I have always had a soft spot for this film. I think Pacino has a lot of fun, and some great over the top dialog. It has a really solid cast (Craig T. Nelson plays an obvious trump analog).
It can, however, be a bit ham-fisted, and it can be really hard to want Kevin to succeed in the film watching him constantly make the most awful choices. And what is really annoying? The cheat of the end of the film. It makes almost the entire story feel like there were no lessons to be learned. There is also some really terrible digital compositing…in scenes where there should not have been that big of a challenge (the cityscape behind Reeves and Connie Nielsen in one scene where they are on a balcony is just…embarrassingly bad, especially post Jurassic Park).
But, again, Pacino is fun to watch (his massive speech at the end is a pretty fair indictment of humanity, all done with that Pacino flair) and this is one of those Keanu roles where he is kind of clueless, which seems to allow him to deliver some of his best performances. Charlize Theron is sweet and sympathetic pretty much all through the film, and her descent into the mouth of madness is heartbreaking. The Devil’s Advocate is a mostly fun watch with even a few moments of insight.
Model Alison Parker is looking to get a bit of space in her relationship with lawyer Michael. Her apartment search leads to an old building with furnished apartments that affordable.
After moving in she starts to have fainting spells while on photo shoots. She is also getting to know her rather eccentric neighbors. There is Charles, who tells her about the other tenants, Gerde and Sandra and the old priest they never see who lives upstairs.
In one very uncomfortable scene, Sandra starts masturbating as Alison tries to avoid watching. This scene is as awkward for the viewer as much as Alison. The police are investigating Alison’s situation, with an eye on her boyfriend, who they suspect may have killed his wife. MeanwhileMichael is looking into her neighbors and makes a disturbing discovery…but not quite as disturbing as the one Alison makes when speaking with the woman who showed her the apartment. She and the priest are the only two occupants.
Michael Winner, director of several Charles Bronson films (including the first three Death Wish movies) both wrote and directed this supernatural thriller. And it is pretty good. The film has some genuinely solid scares. In one scene, Christina is walking through her building in the dark when suddenly a creepy pale and neatly naked figure walks past her unexpectedly. She is horrified to realize it is her abusive father, who is recently deceased.
The film is a bit infamous for using people with very real deformities in the grand finale, and while it is startling, it also feels incredibly exploitive. Burgess Meredith make a fine creepy old guy who seems harmless and kind (if odd) when we first meet, only to discover he had sinister and cruel motives all along.
The film is also kind of notable for early film roles for Jeff Goldblum and Christopher Walken.
Winner has created a (very) minor horror classic in the vein of an old haunted house movie. It has some real chills and has a rather interesting ending.
So, God has lost faith in humanity and is going to go all “Noah’s Ark” on humanities ass…except there is no plan to save anyone. But one angel, Michael, feels in his heart that God is wrong and decides he must intervene. So, he comes to Earth to get some guns.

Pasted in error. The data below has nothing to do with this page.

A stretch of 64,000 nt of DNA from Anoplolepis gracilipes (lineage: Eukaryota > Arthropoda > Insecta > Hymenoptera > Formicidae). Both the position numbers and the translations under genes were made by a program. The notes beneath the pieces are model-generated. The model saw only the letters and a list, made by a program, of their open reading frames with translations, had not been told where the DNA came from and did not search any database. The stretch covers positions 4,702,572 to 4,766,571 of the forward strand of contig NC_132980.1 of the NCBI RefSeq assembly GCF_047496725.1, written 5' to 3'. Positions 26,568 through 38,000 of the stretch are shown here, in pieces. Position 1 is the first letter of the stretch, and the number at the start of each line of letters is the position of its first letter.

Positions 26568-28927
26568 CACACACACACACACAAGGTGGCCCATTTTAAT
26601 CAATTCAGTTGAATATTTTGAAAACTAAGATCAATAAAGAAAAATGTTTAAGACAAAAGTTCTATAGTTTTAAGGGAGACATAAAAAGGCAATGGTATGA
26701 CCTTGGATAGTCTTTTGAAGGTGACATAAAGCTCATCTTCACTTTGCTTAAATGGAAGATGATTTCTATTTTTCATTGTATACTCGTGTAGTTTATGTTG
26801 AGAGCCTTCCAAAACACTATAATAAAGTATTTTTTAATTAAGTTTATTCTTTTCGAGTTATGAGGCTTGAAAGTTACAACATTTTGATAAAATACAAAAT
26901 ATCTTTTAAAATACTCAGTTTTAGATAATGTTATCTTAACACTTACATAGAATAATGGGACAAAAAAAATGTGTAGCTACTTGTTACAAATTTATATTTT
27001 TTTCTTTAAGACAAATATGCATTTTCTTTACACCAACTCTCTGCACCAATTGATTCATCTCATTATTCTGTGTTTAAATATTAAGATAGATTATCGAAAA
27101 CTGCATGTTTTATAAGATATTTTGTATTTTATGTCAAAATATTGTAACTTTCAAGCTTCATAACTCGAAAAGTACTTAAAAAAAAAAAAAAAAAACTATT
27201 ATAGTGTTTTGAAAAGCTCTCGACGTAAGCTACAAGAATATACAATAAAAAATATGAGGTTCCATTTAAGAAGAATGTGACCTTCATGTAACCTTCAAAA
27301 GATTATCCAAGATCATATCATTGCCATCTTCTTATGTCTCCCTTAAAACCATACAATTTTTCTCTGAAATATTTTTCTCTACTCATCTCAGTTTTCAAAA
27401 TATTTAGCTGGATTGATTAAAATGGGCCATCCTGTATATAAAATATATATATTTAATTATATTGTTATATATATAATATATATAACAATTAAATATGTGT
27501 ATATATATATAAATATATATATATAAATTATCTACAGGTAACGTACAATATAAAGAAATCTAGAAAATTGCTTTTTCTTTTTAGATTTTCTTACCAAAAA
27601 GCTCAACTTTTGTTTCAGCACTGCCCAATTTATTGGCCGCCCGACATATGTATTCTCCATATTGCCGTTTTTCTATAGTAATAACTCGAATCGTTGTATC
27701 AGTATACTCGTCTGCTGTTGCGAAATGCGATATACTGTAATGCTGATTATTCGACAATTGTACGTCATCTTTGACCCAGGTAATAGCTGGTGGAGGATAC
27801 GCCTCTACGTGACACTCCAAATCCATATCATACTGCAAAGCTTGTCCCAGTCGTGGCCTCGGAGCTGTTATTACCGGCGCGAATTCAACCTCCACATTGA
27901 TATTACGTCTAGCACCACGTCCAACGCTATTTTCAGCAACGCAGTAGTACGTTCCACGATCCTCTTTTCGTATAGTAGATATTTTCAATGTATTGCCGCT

At a remote diner, Charlie is pregnant with humanity’s only hope. Soon the diner and it’s occupants are under siege by what they assume are people possessed by demons. Michael shows up and informs them these are actually people possessed by angels.
Michael explains he is there to help hold the other angels off until the baby is born (the film is set on Christmas Eve). The characters desperately fight to make it through it as more and more angels arrive. But Michael has a ton of guns to use and share with the folks in the diner.
Honestly, the film is pretty silly. It is trying to be a little of everything…there are sharp toothed angel possessed people, a creepy ice cream man, but lots of action movies stunts and shooting of the guns. Gabriel has a pretty wicked mace though.
The drama just comes off as kind of silly. Which is kind of sad.
You see, the film is full of interesting ideas. God has grown weary of humanity letting Him down with our darkness. This film has hints of the Sodom and Gomorrah story in the bible, except Michael is the one petitioning to save humanity and instead of one righteous soul, he seeks to save a baby.
The film wants you to see the big ideas…faith, can God’s heart be turned from anger (again, this has big shades of Noah)? Can an angel rebel against God and be forgiven? What is the nature of mercy. But the movie deals with these thing ineptly. Not unlike Director Scott Stewart’s follow up to this film, Priest (also starring Paul Bettany), the most important thing is not story, but stylishness.
A group of desperate criminals are hired to kidnap and hold a young boy for ransom. But it turns out that the purpose of the kidnapping is much darker than any of them initially thought.
The child starts to reveal himself to be a sinister force as he haunts each of his captors.
Honestly, I do not have a lot to say about the film. It is kind of a standard “scary kid” film…without any particularly interesting twists (okay, save one, when the film reveals the person who paid the kidnappers).
The kid is actually pretty well written and the young actor does a good job being creepy.
It is the cast that stands out the most here.You have Josh Holloway (of Lost), Sarah Wayne Callies (Prison Break and the Walking Dead), Michael Rooker and Joel Edgerton as the kidnappers. They all deliver.
Whisper is a decently creepy film that does not really add anything special to the Devil Kid genre (I mean, he has a dark furred devil dog!), but it is entertaining.
Well…someone decided they needed to get a remake out by June 6th, 2006. In a weird twist, screenwriter of the original film returned to write this remake. I call it a weird twist because in a documentary about the original four films, Seltzer did not write the sequels because he does not do sequels.
The result is an almost shot for shot remake of the original. Not like Gus Van Zandt’s Psycho remake. There are slight differences here and there.
Mia Farrow’s performance as the nanny seems sweeter throughout the film, which make the sequence where she enters the hospital where Julie Style’s Katherine Thorn is being cared for really ominous.
The original film had a child in the role that was cherubic…adorable. You knew he was bad, but you could not help but sympathize. Seamus Davey-Fitzpatrick is made to look creepy in every shot. He is a scary kid.
The film is full of stylistic flourish, but it just feels like an imitation, trying to up the horrors of the original, but oddly falling short.